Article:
Urban explosions? Brilliant young scientists are on the case!

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Believe me….. This is beautiful stuff! It may not have great aesthetic appeal. It may not represent your idea of “art.” It may not be what you expect to find on talkingbeautifulstuff.com but this is the output of the creative thinking of some brilliant young scientists. It will, without doubt, prove to be a world-changer. A feel-good story, albeit about awful stuff, and you first read about it here!

This is the prototype of a system whereby explosions and other extreme energy events (e3e) can be detected in real-time and geo-located. The “R” and “L” black dots on the board are microphones that detect the position of any explosion or gunshot within 2-3 km. The sound signals are analysed for the unique “acoustic signature” of the explosion, triangulated with those picked up by other detectors and ultimately fed onto a publicly accessible, web-based map.

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The detectors are made from commercially available materials and – with it’s own battery pack – can be fitted into something not much bigger than a brick.

The raison d’etre…… The use of explosives especially in urban areas defined the history of the last century. Will this century be free of the extraordinary human propensity to blow up places where other humans live and work? The daily news is not encouraging. In terms of the nature and extent of the destruction, the reporting of such events still remains in the domain of eye witness accounts and official statements. The e3e detector system would permit monitoring – on an entirely objective basis – of explosions and other extreme energy events in a given context. The watching world would have rapid alert and hard, scientific evidence to compare with verbal reports, claims and counter-claims. Consider this: A town is caught up in conflict. The e3e detectors are in place and ready to transmit data to the website. There is an explosion at a hospital. The system would immediately indicate the time, precise location and the likely weapon. Importantly, it would also indicate whether or not there were shots being fired from the hospital beforehand as is so often claimed.

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Here are just some of the scientists who are applying their considerable brain power to the technological aspects of monitoring explosions and other extreme events. (Yes, that is an old London Transport double-decker bus in the background.)

CERN (the European Centre for Nuclear Research) is a huge international scientific collaboration straddling the French-Swiss border. It is best known for its research based on the Large Hadron Collider. Not so well known is that research in other fields at CERN gave us wonderful things such as the world-wide web, touchscreens and the means to capture solar energy. A number of scientists there want to continue this tradition of pursuing technologies that will positively impact human lives in decades to come. Enter THE Port. This month saw THE Port’s second hackathon in CERN’s Idea Square (in which an old London Transport double-decker bus serves as just one of the interesting discussion spaces.) This event brought together young scientists from all over the world for three days of challenge-based innovation. One of the chosen challenges was to build the e3e prototype and demonstrate its real-time link to a website. They did it! Take a look at the final video presentation.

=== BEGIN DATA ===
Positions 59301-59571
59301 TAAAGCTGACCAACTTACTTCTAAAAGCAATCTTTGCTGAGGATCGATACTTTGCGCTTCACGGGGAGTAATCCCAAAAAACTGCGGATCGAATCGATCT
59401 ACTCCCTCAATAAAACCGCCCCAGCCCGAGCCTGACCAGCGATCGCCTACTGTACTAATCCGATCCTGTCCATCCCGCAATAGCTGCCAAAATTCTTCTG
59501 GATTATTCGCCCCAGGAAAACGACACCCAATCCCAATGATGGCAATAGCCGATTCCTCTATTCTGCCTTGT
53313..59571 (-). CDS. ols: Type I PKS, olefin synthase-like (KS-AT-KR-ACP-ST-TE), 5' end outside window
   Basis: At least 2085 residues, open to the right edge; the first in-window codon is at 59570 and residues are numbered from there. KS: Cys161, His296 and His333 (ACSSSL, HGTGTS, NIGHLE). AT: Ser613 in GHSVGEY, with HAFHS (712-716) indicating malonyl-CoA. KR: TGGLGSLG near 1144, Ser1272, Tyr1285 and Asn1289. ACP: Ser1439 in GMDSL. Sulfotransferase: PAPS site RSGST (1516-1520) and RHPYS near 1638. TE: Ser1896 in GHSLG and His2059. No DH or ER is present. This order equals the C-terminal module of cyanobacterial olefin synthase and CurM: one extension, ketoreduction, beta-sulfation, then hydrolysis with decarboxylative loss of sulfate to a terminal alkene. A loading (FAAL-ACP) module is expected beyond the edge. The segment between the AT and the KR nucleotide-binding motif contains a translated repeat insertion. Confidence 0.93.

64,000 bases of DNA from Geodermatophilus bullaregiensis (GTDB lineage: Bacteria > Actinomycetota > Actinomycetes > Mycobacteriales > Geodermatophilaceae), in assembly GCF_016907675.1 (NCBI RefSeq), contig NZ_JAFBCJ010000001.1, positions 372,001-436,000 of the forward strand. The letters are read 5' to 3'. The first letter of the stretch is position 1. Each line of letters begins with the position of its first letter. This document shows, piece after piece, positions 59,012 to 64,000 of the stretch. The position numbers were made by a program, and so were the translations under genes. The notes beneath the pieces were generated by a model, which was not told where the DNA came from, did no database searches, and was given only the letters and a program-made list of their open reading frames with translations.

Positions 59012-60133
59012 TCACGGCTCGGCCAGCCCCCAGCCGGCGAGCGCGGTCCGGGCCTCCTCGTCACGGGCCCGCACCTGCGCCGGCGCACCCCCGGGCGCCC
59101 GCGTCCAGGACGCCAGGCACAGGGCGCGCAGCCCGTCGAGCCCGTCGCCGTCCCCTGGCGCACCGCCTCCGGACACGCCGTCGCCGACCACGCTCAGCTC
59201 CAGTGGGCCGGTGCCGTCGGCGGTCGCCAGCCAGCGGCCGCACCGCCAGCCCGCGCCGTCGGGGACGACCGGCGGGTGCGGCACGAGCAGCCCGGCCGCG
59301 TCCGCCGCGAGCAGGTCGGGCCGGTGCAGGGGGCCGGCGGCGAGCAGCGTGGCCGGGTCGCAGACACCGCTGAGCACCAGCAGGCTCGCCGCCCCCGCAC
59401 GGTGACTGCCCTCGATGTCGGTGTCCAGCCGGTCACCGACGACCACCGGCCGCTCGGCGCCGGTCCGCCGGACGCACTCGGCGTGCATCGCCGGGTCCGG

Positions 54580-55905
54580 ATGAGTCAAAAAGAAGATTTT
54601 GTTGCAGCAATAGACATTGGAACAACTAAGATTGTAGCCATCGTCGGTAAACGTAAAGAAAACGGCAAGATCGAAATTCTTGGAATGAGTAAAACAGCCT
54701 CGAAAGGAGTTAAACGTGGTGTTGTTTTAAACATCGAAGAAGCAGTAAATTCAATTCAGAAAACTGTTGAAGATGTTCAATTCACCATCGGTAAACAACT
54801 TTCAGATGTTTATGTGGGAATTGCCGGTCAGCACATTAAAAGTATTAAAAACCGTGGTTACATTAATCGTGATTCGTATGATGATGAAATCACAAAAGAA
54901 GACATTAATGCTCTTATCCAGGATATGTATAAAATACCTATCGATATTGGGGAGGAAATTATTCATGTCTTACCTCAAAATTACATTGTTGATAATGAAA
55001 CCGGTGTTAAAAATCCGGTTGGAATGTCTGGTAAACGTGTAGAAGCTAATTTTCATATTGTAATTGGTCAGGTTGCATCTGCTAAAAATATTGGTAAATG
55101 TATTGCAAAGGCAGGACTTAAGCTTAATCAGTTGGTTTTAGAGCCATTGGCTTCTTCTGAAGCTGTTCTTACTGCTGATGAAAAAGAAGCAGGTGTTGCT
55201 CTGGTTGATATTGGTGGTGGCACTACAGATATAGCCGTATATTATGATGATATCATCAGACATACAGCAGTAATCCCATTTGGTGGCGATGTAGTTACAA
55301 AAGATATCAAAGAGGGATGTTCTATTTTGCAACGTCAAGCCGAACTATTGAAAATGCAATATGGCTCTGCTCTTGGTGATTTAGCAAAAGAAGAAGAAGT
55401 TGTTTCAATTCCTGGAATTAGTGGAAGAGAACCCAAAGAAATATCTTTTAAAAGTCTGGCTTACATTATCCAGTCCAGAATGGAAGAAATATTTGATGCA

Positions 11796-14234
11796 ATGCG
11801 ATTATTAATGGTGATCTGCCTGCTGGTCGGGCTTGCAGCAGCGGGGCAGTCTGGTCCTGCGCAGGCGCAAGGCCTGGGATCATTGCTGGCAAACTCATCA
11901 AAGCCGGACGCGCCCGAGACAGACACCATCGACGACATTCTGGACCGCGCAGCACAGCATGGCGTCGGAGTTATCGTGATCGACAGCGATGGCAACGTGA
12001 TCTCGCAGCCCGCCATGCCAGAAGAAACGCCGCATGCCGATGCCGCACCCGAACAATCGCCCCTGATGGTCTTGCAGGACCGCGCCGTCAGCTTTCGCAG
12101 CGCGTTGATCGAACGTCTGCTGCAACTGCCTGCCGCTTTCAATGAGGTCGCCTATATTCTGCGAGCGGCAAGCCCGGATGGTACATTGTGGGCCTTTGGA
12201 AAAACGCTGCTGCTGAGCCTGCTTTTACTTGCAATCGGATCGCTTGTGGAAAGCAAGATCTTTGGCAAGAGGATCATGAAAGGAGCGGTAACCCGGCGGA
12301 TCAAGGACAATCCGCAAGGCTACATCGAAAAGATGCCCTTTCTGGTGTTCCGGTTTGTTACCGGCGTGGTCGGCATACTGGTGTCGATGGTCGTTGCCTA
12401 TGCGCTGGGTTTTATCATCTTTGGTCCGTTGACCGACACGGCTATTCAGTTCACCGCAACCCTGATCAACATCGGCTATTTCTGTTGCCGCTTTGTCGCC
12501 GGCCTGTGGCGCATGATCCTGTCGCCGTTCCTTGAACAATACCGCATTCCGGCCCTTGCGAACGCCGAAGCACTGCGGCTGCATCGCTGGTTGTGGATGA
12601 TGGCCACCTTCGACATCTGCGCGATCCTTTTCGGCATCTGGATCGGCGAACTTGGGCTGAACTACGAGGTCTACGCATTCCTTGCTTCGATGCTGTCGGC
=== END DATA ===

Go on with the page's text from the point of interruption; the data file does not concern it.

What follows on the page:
These guys do not lack forward thinking. They imagine a global network of detectors that can be deployed by any interested party. The detectors could even be assembled by anyone anywhere with the right instructions and access to the materials; hence the importance of using commercially available parts. They also foresee automated monitoring of Twitter activity within a certain distance of and triggered by an explosive event. This would serve to verify the event and give more information regarding the evolution of the context especially the human impact. Just digest the implications!

It’s time for the crunch questions: Who would the end-users be? How would e3e Monitor bring about change? Here are the answers from the team:

  • Peace-keeping / enforcing bodies could reliably monitor conflicts and cease-fire agreements.
  • Humanitarian / relief organisations would be able to use the information to assess damage, their own operational security and the needs of affected civilians.
  • The media would have a more accurate and non-biased picture of events relying less on “reports.”
  • An affected population would have access to better information about what is happening and where and so be able to make their own security decisions if, for example, they are moving from one town to another.
  • Airlines would be able to verify areas of active conflict and so change flight schedules, flight paths and assess security of airports.
  • Lawyers would be able to use the information as “evidence“ in the pursuit of prosecuting war crimes.
  • Academic organisations including those orientated around conflict and peace-building could use the information for a wide variety of research projects.
  • With a view to the long term, e3e Monitor technology and networks should become part of the essential infrastructure of any urban environment.

E3E 4The team has even designed a logo. I love the subliminals: scientific detection and monitoring of a spectrum of explosions and extreme energy events together with black box data storage. If explosions in populated areas is your concern, this is a logo you’ll be seeing in the future.

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